NHS Shared Business Services: Share the Health - Ruth Ormsby and Jim Vincent




After three years the National Health Service’s move to shared services has generated significant savings and it is moving towards profitability. Ruth Ormsby of the Department of Health and Jim Vincent (pictured) of NHS Shared Business Services tell FDE that, despite being in the politically sensitive public sector, the transition has so far been smooth and successful.

In 2005, the National Health Service took a bold step by creating NHS Shared Business Services (NHS SBS), which aimed to reap the cost and efficiency gains promised by outsourcing in a way that preserved sufficient control in a politically charged environment. Since then many trusts and ambulance trusts have moved some or all of their finance, accounting and payroll processes to the new entity, often cutting up to one-third of their costs.

Since teaming up with service provider Xansa, which was then bought in 2007 by Steria, to create NHS SBS, there has been no looking back, despite the scale and complexity of the NHS. To a large extent the structure of the deal as a joint venture is behind the success, proving that the issue is not whether shared services are a good or bad idea, but how you structure and implement them.

‘The NHS is becoming more commercial, and it is a huge organisation, so there is a big opportunity here,’ notes Ruth Ormsby, director of shared services at the Department of Health.

Initially, the NHS pursued its own agenda for shared services, opening centres in Bristol and Leeds, with sufficient capacity for all NHS trusts. But the project ran into problems.

‘Politically, the mandate changed. PCTs had to come in as customers and it was a loss-making business. Ernst & Young came in and advised us that a joint venture was the way forward. At first we were doing it ourselves and it was not working, but we saw that there were people out there who were experts,’ says Ormsby.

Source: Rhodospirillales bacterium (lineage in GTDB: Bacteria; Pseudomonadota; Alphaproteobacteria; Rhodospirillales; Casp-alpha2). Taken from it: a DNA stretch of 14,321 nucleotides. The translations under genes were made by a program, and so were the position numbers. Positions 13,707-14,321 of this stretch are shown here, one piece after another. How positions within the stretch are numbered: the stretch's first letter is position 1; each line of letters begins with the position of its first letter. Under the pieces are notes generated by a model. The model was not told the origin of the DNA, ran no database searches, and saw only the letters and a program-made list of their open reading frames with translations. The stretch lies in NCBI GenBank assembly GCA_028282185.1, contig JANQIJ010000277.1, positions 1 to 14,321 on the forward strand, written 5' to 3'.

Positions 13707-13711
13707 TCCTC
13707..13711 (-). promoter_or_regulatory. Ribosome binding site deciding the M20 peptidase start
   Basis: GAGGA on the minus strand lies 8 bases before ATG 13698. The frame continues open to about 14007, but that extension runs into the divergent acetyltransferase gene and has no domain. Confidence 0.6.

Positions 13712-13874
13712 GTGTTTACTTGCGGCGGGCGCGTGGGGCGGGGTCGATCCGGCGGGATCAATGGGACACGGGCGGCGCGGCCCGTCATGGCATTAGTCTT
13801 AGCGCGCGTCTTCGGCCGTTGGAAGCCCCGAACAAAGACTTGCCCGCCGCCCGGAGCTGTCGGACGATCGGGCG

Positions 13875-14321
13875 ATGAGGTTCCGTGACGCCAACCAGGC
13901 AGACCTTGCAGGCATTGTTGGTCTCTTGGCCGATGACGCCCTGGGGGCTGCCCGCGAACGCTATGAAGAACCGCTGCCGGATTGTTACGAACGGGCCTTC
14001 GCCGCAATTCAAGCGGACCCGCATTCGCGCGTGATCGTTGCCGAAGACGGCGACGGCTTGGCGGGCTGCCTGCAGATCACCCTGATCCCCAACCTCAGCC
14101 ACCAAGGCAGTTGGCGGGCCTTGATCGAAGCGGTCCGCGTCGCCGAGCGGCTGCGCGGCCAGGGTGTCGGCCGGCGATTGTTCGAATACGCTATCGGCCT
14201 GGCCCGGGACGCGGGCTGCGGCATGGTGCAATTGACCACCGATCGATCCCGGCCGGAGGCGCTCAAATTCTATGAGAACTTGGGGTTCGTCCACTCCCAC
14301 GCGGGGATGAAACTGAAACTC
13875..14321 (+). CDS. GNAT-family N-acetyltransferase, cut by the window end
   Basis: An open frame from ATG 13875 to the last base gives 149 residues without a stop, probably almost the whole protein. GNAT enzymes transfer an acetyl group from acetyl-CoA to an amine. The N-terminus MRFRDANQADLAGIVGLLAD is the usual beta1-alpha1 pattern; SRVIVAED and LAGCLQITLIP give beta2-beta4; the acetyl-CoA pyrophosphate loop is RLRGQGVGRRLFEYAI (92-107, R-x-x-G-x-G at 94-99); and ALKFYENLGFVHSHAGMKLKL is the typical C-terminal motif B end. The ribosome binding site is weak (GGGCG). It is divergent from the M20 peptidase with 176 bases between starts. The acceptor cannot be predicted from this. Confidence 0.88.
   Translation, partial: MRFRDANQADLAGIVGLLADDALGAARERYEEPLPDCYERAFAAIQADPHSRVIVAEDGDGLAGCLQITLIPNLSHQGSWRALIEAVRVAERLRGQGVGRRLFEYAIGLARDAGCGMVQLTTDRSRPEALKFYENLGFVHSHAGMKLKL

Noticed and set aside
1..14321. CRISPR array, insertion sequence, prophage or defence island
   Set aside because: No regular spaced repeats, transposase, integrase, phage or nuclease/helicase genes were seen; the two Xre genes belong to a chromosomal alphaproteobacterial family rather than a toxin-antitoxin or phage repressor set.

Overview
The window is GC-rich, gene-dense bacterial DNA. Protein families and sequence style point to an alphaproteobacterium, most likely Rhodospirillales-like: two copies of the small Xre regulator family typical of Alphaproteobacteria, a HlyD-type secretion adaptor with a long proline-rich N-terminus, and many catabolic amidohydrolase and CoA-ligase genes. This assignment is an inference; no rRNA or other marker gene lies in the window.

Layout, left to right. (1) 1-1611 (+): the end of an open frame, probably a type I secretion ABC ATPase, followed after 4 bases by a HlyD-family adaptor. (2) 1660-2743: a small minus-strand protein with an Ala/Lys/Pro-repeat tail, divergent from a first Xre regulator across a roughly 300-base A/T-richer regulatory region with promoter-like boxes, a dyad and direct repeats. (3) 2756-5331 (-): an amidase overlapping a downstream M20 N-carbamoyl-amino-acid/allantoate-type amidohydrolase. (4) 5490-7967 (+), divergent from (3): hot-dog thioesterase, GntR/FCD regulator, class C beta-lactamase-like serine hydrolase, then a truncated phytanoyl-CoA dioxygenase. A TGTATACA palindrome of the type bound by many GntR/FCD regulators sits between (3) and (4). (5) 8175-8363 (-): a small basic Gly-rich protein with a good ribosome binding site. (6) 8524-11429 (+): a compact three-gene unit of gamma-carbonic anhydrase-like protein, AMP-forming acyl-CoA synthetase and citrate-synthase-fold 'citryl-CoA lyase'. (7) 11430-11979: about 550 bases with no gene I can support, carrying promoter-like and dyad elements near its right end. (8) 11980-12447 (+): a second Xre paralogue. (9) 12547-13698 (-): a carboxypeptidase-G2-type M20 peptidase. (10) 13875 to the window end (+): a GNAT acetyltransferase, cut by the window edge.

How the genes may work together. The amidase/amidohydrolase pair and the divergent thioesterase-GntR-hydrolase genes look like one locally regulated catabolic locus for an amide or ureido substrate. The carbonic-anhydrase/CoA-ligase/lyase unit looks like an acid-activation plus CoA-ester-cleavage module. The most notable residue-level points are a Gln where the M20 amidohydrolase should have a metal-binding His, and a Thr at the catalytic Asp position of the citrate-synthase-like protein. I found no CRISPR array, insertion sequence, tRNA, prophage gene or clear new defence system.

In an open procurement programme the NHS sought a partner with commercial expertise, ultimately choosing Xansa, which brought to the table a strong track record in big business process outsourcing deals, including the provision of finance and accounting services to BT and BBC.

Steria, which absorbed Xansa’s operations last year, is a €2 billion business with over 19,000 employees worldwide. Over 40 years it has developed an integrated delivery model comprising onshore, nearshore and offshore elements.

‘We had the knowledge and the knowhow on customer service and efficiency,’ says Jim Vincent, managing director of NHS SBS.

‘The stakes are higher in the public sector, the degree of scrutiny is more acute – as it should be - and the sheer number of customers makes it a true exercise in shared services. But we allow trusts to focus on providing their core services,’ he adds.

NHS SBS is the first joint venture between the Department of Health and the private sector. Through its shared service centres in Leeds, Bristol, Southampton, Portsmouth and, crucially, Pune in India, it processes purchasing transactions and handles day-to-day financial and payroll management.

One quarter of all 450 NHS trusts have signed up for some or all of the services. Those trusts that have joined up are already receiving savings in the region of 30%, and the National Audit Office believes the NHS is on track to make savings of £224m over next ten years – equivalent to the annual salaries of 3,000 general practitioners or 12,000 nurses. Furthermore, when NHS SBS makes a profit it will most likely be shared between customers using the services.

Systems and structure

The turnaround in performance since the adoption of a joint venture approach has been remarkable. Partnership creates a different set of dynamics compared to the average outsourcing deal. ‘It works very well and is very different to other outsourcing environments. It is a closer and more open relationship,’ notes Vincent. Customer service teams handle any issues that arise for trusts, the user feedback forum is popular, and there is a real dialogue between service provider and customer. ‘Trusts love it,’ remarks Ormsby.